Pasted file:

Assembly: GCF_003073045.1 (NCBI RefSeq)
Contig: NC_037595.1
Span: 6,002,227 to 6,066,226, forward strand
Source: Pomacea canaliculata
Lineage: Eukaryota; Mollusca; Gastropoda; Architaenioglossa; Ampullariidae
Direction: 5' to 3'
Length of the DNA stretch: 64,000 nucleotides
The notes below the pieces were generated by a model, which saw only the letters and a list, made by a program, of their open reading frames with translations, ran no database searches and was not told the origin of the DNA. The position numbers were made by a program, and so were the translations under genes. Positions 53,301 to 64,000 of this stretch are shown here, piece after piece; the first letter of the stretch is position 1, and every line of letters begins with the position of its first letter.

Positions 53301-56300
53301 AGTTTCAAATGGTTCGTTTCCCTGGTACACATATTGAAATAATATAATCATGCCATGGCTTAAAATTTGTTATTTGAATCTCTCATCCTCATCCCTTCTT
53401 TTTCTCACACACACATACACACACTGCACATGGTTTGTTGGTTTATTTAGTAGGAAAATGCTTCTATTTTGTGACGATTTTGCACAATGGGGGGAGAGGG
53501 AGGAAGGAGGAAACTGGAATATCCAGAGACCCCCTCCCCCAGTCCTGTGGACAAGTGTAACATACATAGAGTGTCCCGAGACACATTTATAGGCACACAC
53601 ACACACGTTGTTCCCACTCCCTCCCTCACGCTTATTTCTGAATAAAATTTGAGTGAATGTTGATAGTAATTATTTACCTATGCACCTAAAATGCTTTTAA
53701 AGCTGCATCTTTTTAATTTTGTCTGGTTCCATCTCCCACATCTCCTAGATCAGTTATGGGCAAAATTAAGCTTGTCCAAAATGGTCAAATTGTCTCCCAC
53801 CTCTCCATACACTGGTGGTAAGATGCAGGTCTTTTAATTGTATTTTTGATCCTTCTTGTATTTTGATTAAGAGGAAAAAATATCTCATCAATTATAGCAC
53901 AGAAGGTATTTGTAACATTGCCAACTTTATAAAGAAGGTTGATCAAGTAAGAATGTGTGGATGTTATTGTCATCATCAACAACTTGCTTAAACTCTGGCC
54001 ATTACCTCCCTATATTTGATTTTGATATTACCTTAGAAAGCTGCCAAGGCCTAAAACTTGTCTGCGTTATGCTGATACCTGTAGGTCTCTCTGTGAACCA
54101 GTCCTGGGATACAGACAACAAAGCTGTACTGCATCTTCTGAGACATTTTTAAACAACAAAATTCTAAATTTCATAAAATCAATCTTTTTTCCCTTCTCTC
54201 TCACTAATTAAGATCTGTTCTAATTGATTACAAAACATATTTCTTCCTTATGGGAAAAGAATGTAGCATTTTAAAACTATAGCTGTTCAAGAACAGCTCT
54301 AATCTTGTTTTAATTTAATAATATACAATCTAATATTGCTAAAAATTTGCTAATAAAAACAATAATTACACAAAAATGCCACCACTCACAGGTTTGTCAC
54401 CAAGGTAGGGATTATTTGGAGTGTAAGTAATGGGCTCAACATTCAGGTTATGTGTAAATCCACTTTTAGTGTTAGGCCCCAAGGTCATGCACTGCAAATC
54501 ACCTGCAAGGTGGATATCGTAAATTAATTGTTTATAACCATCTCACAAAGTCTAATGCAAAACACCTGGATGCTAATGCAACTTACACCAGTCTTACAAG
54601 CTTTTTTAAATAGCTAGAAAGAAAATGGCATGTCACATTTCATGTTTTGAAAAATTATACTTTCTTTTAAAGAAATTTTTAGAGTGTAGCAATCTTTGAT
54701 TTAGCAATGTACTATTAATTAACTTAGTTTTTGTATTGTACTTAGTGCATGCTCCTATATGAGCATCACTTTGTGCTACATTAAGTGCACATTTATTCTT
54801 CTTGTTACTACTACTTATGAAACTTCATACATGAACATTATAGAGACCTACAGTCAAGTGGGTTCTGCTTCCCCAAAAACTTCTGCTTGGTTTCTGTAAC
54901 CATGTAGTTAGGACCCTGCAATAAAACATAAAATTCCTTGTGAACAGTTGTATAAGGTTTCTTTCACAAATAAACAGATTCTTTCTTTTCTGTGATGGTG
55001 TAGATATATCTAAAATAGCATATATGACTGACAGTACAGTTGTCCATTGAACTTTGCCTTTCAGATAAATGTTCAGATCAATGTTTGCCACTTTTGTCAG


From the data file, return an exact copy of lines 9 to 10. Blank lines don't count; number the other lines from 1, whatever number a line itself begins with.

Positions 53301-56300
53301 AGTTTCAAATGGTTCGTTTCCCTGGTACACATATTGAAATAATATAATCATGCCATGGCTTAAAATTTGTTATTTGAATCTCTCATCCTCATCCCTTCTT